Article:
**Proof.**
We will use the properties of the functor $M \mapsto M^\vee $ found in More on Algebra, Section 15.55 without further mention. Part (1) holds because $\mathop{\mathrm{Hom}}\nolimits _ A(N, M^\vee ) = \mathop{\mathrm{Hom}}\nolimits _\mathbf {Z}(N \otimes _ A M, \mathbf{Q}/\mathbf{Z})$ and because $\mathbf{Q}/\mathbf{Z}$ is injective in the category of abelian groups. Hence if $I \to (I^\vee )^\vee $ is split, then $I$ is pure injective. We claim that for any $A$-module $M$ the evaluation map $ev : M \to (M^\vee )^\vee $ is universally injective. To see this note that $ev^\vee : ((M^\vee )^\vee )^\vee \to M^\vee $ has a right inverse, namely $ev' : M^\vee \to ((M^\vee )^\vee )^\vee $. Then for any $A$-module $N$ applying the exact faithful functor ${}^\vee $ to the map $N \otimes _ A M \to N \otimes _ A (M^\vee )^\vee $ gives

\[ \mathop{\mathrm{Hom}}\nolimits _ A(N, ((M^\vee )^\vee )^\vee ) = \Big(N \otimes _ A (M^\vee )^\vee \Big)^\vee \to \Big(N \otimes _ A M\Big)^\vee = \mathop{\mathrm{Hom}}\nolimits _ A(N, M^\vee ) \]

which is surjective by the existence of the right inverse. The claim follows. The claim implies (3) and the necessity of the condition in (2).
$\square$

Before we continue we make the following observation which we will use frequently in the rest of this section.

Lemma 46.8.4. Let $A$ be a ring.

Let $L \to M \to N$ be a universally exact sequence of $A$-modules. Let $K = \mathop{\mathrm{Im}}(M \to N)$. Then $K \to N$ is universally injective.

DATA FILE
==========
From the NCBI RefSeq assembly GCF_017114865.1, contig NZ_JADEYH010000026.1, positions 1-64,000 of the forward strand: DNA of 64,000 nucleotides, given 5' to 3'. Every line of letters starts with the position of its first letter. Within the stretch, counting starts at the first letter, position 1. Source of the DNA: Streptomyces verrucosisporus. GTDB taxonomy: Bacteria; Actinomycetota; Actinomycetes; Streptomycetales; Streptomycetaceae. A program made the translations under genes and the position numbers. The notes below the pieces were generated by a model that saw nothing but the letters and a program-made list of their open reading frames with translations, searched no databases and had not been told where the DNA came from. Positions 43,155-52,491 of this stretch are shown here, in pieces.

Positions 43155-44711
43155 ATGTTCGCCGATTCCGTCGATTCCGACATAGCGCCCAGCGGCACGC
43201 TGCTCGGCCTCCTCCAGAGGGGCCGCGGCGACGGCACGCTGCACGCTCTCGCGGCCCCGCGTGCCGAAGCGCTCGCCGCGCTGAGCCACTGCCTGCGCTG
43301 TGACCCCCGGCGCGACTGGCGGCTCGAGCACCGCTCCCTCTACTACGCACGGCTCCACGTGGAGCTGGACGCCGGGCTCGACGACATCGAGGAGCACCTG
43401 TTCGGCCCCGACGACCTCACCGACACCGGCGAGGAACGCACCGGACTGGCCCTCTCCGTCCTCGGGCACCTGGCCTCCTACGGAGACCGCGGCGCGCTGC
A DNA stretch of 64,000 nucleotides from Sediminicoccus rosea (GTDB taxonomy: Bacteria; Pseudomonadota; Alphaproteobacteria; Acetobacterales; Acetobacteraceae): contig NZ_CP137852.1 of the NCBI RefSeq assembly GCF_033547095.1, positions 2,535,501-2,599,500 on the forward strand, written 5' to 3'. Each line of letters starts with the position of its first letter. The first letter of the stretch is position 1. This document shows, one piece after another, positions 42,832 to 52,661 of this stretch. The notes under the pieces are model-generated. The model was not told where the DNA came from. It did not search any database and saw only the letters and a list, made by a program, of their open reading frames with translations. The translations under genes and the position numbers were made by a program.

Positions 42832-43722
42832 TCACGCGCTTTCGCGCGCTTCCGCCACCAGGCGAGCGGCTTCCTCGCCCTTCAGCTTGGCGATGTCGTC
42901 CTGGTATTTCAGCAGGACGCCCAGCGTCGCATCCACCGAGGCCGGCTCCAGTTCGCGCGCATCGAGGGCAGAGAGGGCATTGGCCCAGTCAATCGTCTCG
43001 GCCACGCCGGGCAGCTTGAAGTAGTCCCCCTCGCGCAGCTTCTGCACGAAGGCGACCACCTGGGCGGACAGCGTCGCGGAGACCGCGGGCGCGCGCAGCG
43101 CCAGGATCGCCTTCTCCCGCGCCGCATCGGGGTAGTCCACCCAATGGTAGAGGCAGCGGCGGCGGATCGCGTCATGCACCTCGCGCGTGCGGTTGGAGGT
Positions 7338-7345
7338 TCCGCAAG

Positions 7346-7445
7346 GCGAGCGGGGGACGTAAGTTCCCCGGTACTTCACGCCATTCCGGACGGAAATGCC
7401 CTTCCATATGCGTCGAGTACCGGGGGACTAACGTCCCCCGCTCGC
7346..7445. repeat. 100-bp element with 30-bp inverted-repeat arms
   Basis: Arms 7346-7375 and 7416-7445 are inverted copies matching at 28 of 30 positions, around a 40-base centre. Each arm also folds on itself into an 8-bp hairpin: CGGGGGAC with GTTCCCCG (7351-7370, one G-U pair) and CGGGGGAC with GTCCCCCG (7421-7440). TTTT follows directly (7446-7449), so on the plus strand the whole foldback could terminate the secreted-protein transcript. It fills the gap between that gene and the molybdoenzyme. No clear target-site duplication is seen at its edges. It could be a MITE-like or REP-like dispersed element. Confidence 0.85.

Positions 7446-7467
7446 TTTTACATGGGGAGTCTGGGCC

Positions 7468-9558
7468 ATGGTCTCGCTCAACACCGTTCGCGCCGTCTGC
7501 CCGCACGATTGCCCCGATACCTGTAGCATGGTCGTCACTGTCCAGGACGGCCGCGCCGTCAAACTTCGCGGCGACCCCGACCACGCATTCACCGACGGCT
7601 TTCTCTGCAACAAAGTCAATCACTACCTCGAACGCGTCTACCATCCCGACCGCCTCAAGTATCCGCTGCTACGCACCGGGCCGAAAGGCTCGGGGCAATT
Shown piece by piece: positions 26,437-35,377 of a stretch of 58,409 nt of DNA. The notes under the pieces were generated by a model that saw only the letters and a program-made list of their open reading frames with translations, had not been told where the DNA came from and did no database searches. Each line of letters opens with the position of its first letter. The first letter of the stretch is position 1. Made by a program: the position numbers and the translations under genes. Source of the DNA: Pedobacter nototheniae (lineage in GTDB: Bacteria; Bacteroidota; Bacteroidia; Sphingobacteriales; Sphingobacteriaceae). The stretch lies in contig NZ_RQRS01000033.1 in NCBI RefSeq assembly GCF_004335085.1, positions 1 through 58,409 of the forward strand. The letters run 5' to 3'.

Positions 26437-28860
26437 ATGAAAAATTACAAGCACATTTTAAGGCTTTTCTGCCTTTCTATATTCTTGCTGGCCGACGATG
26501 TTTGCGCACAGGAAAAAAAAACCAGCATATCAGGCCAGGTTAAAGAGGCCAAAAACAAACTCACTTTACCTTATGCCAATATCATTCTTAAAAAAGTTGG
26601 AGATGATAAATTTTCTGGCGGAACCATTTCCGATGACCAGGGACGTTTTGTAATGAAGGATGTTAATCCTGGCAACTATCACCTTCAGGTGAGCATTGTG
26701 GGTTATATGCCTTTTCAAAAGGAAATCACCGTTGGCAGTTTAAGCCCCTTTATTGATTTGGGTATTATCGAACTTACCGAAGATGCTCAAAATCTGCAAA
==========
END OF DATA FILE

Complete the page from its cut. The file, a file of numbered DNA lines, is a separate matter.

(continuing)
Any universally exact complex can be split into universally exact short exact sequences.

**Proof.**
Proof of (1). For any $A$-module $T$ the sequence $L \otimes _ A T \to M \otimes _ A T \to K \otimes _ A T \to 0$ is exact by right exactness of $\otimes $. By assumption the sequence $L \otimes _ A T \to M \otimes _ A T \to N \otimes _ A T$ is exact. Combined this shows that $K \otimes _ A T \to N \otimes _ A T$ is injective.

Part (2) means the following: Suppose that $M^\bullet $ is a universally exact complex of $A$-modules. Set $K^ i = \mathop{\mathrm{Ker}}(d^ i) \subset M^ i$. Then the short exact sequences $0 \to K^ i \to M^ i \to K^{i + 1} \to 0$ are universally exact. This follows immediately from part (1).
$\square$

Definition 46.8.5. Let $A$ be a ring. Let $M$ be an $A$-module.

A *pure projective resolution* $P_\bullet \to M$ is a universally exact sequence